Nevada’s outdoor playgrounds range from the high mountain peaks to sagebrush high plains to the desert, and residents across the state take full advantage of the natural opportunities afforded them. Major climate-related issues are centered around electric vehicles, public lands and the challenges associated with growth. Given that nearly 86 percent of land in the state is owned by the federal government, almost all matters involving land swaps, protections or designations require an act of Congress. This bureaucratic hurdle, along with decreasing water resources, has put strains on the state’s ability to grow—be it in population or economic opportunities.
As Washoe County goes, so goes the state. That’s the sentiment that drove POW Action Fund to work in the Reno area. Washoe County is the second-largest county in the state, behind Clark County in the southern tip Nevada. Eighty percent of the Nevada population resides in these two counties. While Clark tends to be a relatively reliable democratic area, Washoe is a right-of-center swing county that typically predicts how the state will vote in any given state-wide election.
POW Action Fund did not make an endorsement in any races concerning Washoe County, but did make an endorsement in the 3rd congressional district for vulnerable freshman Congresswoman Susie Lee.
Lee does not include any carbon pricing issues as a part of her campaign platform and POW AF researchers could not find instances in published media or in the public record of the candidate expressing views on this issue.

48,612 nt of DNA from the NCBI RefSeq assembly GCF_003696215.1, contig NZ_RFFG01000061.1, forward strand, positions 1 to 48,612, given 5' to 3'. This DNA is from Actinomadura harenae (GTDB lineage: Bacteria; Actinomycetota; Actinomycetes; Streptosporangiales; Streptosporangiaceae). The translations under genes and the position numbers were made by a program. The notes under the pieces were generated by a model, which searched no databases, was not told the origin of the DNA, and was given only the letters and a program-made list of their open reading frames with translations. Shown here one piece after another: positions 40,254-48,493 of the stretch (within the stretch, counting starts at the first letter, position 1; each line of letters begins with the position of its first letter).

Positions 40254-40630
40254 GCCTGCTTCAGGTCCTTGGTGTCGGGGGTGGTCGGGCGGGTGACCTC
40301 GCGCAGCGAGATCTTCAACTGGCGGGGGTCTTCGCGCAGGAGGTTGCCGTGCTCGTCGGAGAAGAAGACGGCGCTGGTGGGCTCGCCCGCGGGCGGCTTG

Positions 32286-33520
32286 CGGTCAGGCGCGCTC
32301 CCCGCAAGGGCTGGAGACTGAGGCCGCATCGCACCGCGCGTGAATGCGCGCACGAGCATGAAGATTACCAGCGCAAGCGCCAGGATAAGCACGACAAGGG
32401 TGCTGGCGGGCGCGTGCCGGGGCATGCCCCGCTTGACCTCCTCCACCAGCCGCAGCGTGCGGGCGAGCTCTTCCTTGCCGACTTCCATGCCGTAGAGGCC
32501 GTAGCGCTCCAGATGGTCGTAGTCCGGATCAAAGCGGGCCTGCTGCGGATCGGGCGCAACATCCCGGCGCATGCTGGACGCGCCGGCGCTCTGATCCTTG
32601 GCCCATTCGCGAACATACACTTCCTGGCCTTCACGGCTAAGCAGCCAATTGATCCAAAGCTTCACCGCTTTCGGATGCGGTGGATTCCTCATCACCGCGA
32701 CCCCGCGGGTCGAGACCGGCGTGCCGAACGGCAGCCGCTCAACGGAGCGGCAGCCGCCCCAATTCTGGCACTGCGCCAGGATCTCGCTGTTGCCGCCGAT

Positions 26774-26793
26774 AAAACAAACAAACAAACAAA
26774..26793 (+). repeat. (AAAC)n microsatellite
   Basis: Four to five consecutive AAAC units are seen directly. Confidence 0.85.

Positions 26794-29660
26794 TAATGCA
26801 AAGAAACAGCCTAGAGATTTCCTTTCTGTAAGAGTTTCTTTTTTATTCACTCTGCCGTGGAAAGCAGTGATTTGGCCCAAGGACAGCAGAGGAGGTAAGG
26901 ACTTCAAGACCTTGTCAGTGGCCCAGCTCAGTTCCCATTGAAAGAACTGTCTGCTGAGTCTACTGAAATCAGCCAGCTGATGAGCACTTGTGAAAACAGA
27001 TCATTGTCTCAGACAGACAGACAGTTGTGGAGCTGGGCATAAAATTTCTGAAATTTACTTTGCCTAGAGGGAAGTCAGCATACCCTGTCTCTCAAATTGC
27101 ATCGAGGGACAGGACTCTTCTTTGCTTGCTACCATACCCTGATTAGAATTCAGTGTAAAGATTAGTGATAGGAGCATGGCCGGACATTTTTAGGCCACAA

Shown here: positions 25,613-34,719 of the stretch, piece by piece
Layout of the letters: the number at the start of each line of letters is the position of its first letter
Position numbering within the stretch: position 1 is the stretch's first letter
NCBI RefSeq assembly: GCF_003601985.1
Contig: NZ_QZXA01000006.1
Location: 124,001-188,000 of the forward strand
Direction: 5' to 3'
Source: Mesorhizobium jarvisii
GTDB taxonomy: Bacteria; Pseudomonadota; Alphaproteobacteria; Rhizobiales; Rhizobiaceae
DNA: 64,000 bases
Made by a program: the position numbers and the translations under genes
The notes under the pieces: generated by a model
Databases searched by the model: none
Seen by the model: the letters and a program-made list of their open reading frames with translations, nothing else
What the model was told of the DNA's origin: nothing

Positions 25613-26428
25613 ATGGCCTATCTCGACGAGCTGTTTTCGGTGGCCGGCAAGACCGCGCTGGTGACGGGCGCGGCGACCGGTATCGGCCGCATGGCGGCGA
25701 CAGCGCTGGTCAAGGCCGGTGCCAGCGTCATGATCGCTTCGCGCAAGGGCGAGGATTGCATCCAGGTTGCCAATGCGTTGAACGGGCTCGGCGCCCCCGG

Lee did co-sponsor a bill that passed in the House of Representatives to require the President to develop and update a plan for the United States to meet its contribution under the Paris Agreement on climate change.
Lee does not include any electric transportation issues as a part of her campaign platform and POW AF researchers could not find instances in published media or in the public record of the candidate expressing views on this issue.
Lee co-sponsored a bill introduced into the House of Representatives that would require the Department of Energy to develop a training course in solar energy installation for Armed Service members.
Lee co-sponsored a bill that would expedite and standardize the permitting process for certain energy systems such as solar power, EV charging stations, and battery systems. About the bill, Lee said: “Southern Nevada has led the way in solar energy development and installation… there is so much more opportunity to further develop renewable energy… Distributed energy systems can help streamline and simplify solar energy permitting so more households and businesses can access affordable opportunities to make the switch to solar.”
“Southern Nevada is leading the way in innovation and development of solar energy,” Rep. Lee said. “The Electric Power Infrastructure Improvement Act will keep Nevada at the cutting edge of energy development while bringing more jobs and growth to our communities, which we need now more than ever. Investing in clean energy, solar in particular diversifies our economy, brings new jobs to the state, and reduces our carbon footprint. Any policy that helps southern Nevada that much is a policy I support, and I’m glad to team up with my fellow Nevada member of Congress, Steven Horsford, to get that done.”
Lee co-sponsored a bill that would expand the boundaries of the Bears Ears National Monument.
Lee introduced an amendment to the Climate Action Now Act that would address drought as an effect of climate change. In 2019, she said, “Southern Nevada knows the effects of climate change all too well. As a result of extreme temperatures and weather patterns, we could be facing a water shortage in the near future. The water supply at Lake Mead is currently dangerously low and could reach emergency levels by 2020.”